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For a robotics project I need to use a buck regulator to power a mobile computer from a 22V LiPo battery. I am currently using this LDO regulator and am having issues with it getting very hot. Using a large heat sink, the regulator functions without shutting off due to high temperature yet since this is a mobile application I am worried about how much energy I am wasting in the form of heat. If my load is pulling 1A at 12V, is it true that the regulator is dissipating (22*1) - (12*1) = 10W? I had originally selected a linear regulator over a switching regulator because I wanted a clean, stable DC output for my computer to operate on.

I am now thinking about trying a "switching regulator" because of how most of these devices are >90% efficient! I have had a lot of trouble finding a switching regulator that could provide a 12V output (most of them seem to provide only a few volts of output, does anyone know why this is?). I found this switching regulator though which provides my needed output and is in the 90% efficient range. Does anyone have any suggestions for other switching regulators? I have to have a totally integrated package (for example, I don't have room to attach external caps or inductors for my application).

Also, is the only reason someone would choose a linear regulator over a switching regulator because they usually provide higher voltage outputs? Is using a switching regulator with a computer really not a problem?

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  • \$\begingroup\$ If supply noise is a large concern you can always use a switching supply to get it down in the 14-13v range and then use a LDO to give a nice smooth 12v, then it would only need to dissipate a couple watts, best of both worlds \$\endgroup\$ – Gorloth Apr 5 '13 at 19:58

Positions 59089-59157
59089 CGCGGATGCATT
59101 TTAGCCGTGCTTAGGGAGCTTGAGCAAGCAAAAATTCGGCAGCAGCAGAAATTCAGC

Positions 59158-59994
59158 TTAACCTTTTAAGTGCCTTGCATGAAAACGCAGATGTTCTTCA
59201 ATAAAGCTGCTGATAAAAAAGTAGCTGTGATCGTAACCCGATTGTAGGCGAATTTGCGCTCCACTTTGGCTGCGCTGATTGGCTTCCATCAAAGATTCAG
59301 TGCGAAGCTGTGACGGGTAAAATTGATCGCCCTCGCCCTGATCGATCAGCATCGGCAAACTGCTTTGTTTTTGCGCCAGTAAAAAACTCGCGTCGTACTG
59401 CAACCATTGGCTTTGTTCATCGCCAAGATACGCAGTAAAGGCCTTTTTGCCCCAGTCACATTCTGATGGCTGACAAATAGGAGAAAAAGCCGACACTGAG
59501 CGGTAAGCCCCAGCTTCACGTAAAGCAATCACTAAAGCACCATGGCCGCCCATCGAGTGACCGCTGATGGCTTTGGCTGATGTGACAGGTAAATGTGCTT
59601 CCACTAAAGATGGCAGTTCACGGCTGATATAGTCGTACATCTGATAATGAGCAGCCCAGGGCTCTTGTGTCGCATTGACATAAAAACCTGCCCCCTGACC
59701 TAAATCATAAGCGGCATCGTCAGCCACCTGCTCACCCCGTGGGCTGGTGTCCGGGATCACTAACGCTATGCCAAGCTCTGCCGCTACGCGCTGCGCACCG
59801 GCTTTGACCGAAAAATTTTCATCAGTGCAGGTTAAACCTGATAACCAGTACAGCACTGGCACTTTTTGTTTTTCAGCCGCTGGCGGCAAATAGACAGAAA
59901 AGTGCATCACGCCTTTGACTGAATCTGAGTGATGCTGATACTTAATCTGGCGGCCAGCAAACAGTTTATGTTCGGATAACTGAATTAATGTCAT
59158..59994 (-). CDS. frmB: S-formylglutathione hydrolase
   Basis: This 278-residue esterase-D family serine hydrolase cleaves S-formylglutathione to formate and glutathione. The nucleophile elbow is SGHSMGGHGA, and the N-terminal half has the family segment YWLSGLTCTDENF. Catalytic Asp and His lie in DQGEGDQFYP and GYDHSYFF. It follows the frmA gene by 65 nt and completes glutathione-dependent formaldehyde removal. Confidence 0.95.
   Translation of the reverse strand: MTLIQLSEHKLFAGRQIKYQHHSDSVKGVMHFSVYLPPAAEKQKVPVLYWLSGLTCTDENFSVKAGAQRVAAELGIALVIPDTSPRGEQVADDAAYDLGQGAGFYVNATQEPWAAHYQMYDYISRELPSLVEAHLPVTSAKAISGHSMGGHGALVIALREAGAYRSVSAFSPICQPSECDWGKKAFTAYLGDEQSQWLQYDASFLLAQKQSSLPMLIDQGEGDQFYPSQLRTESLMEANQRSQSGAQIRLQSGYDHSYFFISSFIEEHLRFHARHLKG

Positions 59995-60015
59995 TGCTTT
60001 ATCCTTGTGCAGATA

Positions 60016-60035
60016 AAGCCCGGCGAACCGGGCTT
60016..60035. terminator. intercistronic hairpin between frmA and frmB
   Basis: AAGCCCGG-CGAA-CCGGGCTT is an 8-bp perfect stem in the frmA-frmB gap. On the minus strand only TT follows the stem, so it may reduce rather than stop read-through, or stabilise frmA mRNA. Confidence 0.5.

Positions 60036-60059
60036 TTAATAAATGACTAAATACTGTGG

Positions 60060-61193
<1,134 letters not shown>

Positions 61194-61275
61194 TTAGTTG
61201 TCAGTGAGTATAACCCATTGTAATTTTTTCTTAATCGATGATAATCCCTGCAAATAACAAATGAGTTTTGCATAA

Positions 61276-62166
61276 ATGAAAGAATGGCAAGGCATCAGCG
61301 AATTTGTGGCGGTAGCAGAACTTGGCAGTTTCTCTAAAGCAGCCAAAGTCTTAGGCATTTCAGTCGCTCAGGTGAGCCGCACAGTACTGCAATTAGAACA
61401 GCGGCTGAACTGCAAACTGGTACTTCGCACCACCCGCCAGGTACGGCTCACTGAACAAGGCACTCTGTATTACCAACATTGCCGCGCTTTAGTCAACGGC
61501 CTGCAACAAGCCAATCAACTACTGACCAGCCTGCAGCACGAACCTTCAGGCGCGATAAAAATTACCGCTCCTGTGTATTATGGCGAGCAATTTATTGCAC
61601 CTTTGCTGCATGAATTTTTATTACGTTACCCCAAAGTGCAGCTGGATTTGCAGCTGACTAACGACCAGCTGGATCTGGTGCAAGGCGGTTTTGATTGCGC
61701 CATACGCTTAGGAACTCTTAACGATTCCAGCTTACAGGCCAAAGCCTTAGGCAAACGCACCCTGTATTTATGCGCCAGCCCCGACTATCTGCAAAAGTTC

• \$\begingroup\$ as suggested by Gorloth, you might consider using both. [this document talks about such thing linear.com/docs/11877]. Also you can find a lot of cheap switching regulators that uses the LM2596S on ebay, just search for that part number. \$\endgroup\$ – Fahad Alduraibi Apr 5 '13 at 20:19
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  • Integrated DC-DC buck regulators for 12 Volts 1 Ampere do exist, from manufacturers like Recom, R-78C12-10. These are drop in replacements for the popular 7812 type linear regulators - thus, totally integrated packages, as desired.

  • Yes: If your load is pulling 1 Ampere at 12 Volts with 22 Volt source, the regulator is dissipating (22 - 12) * 1 = 10 Watts as heat.

  • If desired power quality is not met by the switching regulator chosen, a hybrid approach, such as using an adjustable integrated switching regulator set to 14 Volts or so, followed by a low drop-out linear regulator, would give the best of both worlds - low heat, yet low ripple.

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